Universal digital high-resolution melting for the detection of pulmonary mold infections


<jats:title>ABSTRACT</jats:title> <jats:sec> <jats:title/> <jats:p> Invasive mold infections (IMIs) are associated with high morbidity, particularly in immunocompromised patients, with mortality rates between 40% and 80%. Early initiation of appropriate antifungal therapy can substantially improve outcomes, yet early diagnosis remains difficult to establish and often requires multidisciplinary teams evaluating clinical and radiological findings plus supportive mycological findings. Universal digital high-resolution melting (U-dHRM) analysis may enable rapid and robust diagnoses of IMI. A universal fungal assay was developed for U-dHRM and used to generate a database of melt curve signatures for 19 clinically relevant fungal pathogens. A machine learning algorithm (ML) was trained to automatically classify these pathogen curves and detect novel melt curves. Performance was assessed on 73 clinical bronchoalveolar lavage samples from patients suspected of IMI. Novel curves were identified by micropipetting U-dHRM reactions and Sanger sequencing amplicons. U-dHRM achieved 97% overall fungal organism identification accuracy and a turnaround time of ~4 hrs. U-dHRM detected pathogenic molds ( <jats:italic>Aspergillus</jats:italic> , <jats:italic>Mucorales</jats:italic> , <jats:italic>Lomentospora</jats:italic> , and <jats:italic>Fusarium</jats:italic> ) in 73% of 30 samples classified as IMI, including mixed infections. Specificity was optimized by requiring the number of pathogenic mold curves detected in a sample to be <jats:italic>></jats:italic> 8 and a sample volume to be 1 mL, which resulted in 100% specificity in 21 at-risk patients without IMI. U-dHRM showed promise as a separate or combination diagnostic approach to standard mycological tests. U-dHRM’s speed, ability to simultaneously identify and quantify clinically relevant mold pathogens in polymicrobial samples, and detect emerging opportunistic pathogens may aid treatment decisions, improving patient outcomes. </jats:p> </jats:sec> <jats:sec> <jats:title>IMPORTANCE</jats:title> <jats:p>Improvements in diagnostics for invasive mold infections are urgently needed. This work presents a new molecular detection approach that addresses technical and workflow challenges to provide fast pathogen detection, identification, and quantification that could inform treatment to improve patient outcomes.</jats:p> </jats:sec>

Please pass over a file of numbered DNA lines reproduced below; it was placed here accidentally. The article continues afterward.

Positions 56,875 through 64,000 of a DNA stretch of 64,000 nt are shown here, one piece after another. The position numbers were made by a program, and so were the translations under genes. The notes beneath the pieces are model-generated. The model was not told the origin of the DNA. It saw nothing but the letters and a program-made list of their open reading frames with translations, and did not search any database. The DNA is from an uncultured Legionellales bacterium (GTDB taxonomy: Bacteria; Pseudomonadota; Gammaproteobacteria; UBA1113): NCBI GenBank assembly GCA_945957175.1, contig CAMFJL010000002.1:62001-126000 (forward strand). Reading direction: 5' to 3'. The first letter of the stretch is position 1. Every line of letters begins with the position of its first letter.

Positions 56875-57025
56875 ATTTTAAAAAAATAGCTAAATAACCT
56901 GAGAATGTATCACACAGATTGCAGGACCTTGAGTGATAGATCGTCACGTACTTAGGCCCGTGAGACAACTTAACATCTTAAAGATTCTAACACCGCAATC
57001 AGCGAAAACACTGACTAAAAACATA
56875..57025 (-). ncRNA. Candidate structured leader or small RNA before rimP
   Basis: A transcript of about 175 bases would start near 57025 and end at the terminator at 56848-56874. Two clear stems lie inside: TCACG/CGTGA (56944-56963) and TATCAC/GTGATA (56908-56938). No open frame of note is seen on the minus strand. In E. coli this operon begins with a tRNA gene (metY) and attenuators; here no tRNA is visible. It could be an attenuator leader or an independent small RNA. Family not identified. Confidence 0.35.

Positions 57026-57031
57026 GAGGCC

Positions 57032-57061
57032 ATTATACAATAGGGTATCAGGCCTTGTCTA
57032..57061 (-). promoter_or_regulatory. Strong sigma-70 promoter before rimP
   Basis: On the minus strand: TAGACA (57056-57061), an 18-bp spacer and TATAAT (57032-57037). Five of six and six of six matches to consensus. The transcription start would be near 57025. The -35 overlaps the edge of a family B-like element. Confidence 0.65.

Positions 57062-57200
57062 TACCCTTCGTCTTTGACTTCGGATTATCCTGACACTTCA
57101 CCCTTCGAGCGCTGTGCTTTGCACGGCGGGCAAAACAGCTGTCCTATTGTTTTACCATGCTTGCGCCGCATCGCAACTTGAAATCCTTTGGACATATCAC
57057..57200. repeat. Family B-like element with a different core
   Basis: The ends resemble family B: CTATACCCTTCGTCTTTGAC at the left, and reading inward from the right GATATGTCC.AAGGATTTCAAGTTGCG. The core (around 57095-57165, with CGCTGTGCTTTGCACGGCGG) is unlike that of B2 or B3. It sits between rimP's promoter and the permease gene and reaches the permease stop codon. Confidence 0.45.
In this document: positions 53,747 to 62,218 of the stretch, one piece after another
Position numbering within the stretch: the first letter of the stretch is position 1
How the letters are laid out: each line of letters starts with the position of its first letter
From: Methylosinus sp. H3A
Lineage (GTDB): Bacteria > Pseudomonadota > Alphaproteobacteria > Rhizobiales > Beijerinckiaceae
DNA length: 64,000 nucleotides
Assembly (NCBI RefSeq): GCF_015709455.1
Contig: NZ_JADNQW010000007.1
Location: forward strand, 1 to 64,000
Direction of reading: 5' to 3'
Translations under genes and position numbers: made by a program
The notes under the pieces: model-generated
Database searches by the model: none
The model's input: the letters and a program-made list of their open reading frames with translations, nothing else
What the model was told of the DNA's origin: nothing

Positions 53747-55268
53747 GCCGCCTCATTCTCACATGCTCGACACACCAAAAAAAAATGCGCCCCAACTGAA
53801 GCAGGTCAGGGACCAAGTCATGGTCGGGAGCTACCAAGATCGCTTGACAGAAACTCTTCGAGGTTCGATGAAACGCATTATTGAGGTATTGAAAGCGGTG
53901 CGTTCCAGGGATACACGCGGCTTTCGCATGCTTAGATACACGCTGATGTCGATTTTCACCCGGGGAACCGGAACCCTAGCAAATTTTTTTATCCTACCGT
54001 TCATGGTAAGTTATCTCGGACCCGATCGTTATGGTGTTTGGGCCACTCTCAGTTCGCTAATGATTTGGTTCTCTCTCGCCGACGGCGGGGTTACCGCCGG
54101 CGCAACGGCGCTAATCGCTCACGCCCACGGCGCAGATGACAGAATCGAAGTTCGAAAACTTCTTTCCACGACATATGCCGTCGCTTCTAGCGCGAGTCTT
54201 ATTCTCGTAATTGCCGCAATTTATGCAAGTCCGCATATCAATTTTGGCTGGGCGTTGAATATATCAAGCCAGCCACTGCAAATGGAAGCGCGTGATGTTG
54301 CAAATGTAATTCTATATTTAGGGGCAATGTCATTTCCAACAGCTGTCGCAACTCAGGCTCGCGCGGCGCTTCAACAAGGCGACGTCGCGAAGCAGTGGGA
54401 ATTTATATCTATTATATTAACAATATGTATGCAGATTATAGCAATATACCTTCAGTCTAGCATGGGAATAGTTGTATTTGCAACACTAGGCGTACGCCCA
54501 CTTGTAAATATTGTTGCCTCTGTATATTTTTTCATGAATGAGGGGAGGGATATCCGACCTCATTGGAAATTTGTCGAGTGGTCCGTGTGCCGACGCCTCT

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Publication Info

Goshia, Tyler, April Aralar, Nathan Wiederhold, Jeffrey D Jenks, Sanjay R Mehta, Aprajita Karmakar, Monish E S, Ankit Sharma, et al. (n.d.). Universal digital high-resolution melting for the detection of pulmonary mold infections. Journal of Clinical Microbiology. 10.1128/jcm.01476-23 Retrieved from https://hdl.handle.net/10161/30684.

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Jeffrey Daniel Jenks

Adjunct Associate Professor in the Department of Medicine

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